Serving Those Who Served: University’s Military Division Makes it Personal with Veterans
Story By Michael Ferraresi
Photos By Darryl Webb
GCU Today Magazine
After Iraq, Donterry Colombel told himself he would never spend another day in a desert.
Then, after his medical retirement from the Marines, Colombel realized the best way to build his post-military career required moving to unfamiliar Arizona. He joined nearly 6,000 other veterans and active-duty military personnel currently studying at Grand Canyon University.
The Louisiana native served in the U.S. Marine Corps for more than 11 years, including as a team leader of an incident-response platoon during Operation Iraqi Freedom. Colombel provided security for high-valued personnel, trained Marines in everything from hand-to-hand combat to base defense, and served for most of his adult life since his parents supported his decision to enlist at 17.
Colombel, now 30, retired two years ago as a staff sergeant. He was used to taking and giving orders and dealing with high-stress combat situations. Returning home to the comforts and old ways of his bayou hometown of Larose, La., provided more culture shock than a two-year assignment to Okinawa, Japan.
Colombel planned to earn a bachelor’s degree, setting out with GCU online at first, but was leery about heading back to campus. Although he held the rank of staff sergeant and the billet of police chief for the 24th Marine Expeditionary Unit, Colombel now volunteers as a crime scene and weapons instructor with the campus Law Enforcement Club.
GCU’s burgeoning Military Division and the calming culture of the private, Christian university also helped ease him into life as a student.
“It’s that transition phase that’s most difficult,” said Colombel, who aims to complete his bachelor’s in criminal justice and work toward teaching collegiate law enforcement-related courses.
“You feel alone,” he said. “You feel there is no one to relate to, or to back you.”
The shift out of active duty can be stressful beyond what many stateside Americans are accustomed to. With so many U.S. military personnel seeking to take advantage of educational benefits to offset tuition and build new careers, GCU developed a Military Division staff exclusively dedicated to serving veterans. Dozens of counselors in the Military Division are also veterans, ranging from Vietnam vets to active-duty National Guard.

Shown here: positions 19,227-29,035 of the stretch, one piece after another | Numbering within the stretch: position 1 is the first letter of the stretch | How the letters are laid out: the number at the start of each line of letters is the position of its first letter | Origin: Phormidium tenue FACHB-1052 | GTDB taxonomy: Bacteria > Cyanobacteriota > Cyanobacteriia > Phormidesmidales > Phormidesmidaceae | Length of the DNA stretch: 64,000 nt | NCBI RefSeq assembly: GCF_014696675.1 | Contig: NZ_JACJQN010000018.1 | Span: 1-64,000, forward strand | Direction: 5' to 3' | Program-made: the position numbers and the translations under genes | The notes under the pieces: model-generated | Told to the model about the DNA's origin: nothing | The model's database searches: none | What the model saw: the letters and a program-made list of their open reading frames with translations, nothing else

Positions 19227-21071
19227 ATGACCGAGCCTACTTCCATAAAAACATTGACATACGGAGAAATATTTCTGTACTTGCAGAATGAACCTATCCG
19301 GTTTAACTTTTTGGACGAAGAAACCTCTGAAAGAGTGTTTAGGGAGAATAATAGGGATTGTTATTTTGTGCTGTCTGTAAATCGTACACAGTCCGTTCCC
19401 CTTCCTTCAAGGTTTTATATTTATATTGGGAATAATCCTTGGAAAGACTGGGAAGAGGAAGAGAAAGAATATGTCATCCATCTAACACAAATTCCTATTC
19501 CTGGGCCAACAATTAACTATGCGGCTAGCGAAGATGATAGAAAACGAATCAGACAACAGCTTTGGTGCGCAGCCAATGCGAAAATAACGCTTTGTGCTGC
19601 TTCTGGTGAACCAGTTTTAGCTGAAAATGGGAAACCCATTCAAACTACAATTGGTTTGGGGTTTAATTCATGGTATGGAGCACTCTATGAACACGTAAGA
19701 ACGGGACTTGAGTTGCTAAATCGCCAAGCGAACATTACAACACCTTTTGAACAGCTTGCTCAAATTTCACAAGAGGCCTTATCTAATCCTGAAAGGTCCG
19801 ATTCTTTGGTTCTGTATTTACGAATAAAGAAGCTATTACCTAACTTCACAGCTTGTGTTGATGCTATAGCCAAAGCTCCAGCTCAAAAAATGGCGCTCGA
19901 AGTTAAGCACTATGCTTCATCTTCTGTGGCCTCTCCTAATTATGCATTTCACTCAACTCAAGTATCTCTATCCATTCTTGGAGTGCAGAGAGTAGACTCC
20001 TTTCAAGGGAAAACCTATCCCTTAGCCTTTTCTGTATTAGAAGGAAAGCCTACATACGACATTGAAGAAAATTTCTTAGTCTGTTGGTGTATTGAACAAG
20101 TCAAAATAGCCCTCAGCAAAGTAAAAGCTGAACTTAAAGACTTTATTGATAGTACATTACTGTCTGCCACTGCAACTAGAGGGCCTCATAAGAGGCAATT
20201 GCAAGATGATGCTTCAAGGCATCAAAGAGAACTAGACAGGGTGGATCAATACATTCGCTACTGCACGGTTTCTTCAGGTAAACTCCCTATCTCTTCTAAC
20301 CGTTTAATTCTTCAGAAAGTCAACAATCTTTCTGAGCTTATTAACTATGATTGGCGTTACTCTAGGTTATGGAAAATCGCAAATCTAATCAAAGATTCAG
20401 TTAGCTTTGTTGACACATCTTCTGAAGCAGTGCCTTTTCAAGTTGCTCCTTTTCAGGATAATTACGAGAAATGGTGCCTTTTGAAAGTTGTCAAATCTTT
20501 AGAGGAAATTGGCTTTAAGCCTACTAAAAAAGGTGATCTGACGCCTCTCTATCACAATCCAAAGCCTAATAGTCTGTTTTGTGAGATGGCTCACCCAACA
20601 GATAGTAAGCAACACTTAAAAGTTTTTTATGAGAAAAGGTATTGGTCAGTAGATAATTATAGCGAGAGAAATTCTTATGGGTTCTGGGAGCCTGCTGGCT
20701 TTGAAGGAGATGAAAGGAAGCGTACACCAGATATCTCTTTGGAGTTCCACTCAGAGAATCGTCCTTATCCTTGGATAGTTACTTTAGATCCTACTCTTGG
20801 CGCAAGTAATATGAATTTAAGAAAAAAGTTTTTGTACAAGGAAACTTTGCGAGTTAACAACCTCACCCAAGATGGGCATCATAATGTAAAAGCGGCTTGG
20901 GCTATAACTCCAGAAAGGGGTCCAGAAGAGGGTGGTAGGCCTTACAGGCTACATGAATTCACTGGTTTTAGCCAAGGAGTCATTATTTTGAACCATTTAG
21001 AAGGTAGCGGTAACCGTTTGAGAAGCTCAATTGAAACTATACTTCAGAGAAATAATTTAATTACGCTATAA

Earlier this year, GCU opened a campus Veterans Center staffed daily with counselors familiar with navigating military educational benefits. The space is reserved for veterans and their families, giving them an alternative place to study or relax in between classes.
Colombel described GCU classrooms as comfortable, with multiple veterans in some of his recent classes. Many of the young people he shares assignments with are the same age as many of the Marines he trained in a more rigorous military classroom setting.
“It’s a little more interactive,” Colombel said of his new learning format. “(GCU faculty) go far out to lend tutoring to those who need it. It’s more helpful than I’m used to. It’s less formal.
“The focus of this school is academic,” he added. “You can see that as soon as you step on deck.”
‘Above and beyond’
Over the past four years, GCU has grown its Military Division to include nearly 150 employees, mostly enrollment counselors who serve as the primary liaison between the University and student veterans.
Brett Mitnick, who is one of nine Military Division enrollment managers, said his team takes pride in providing precise assistance to veterans studying online.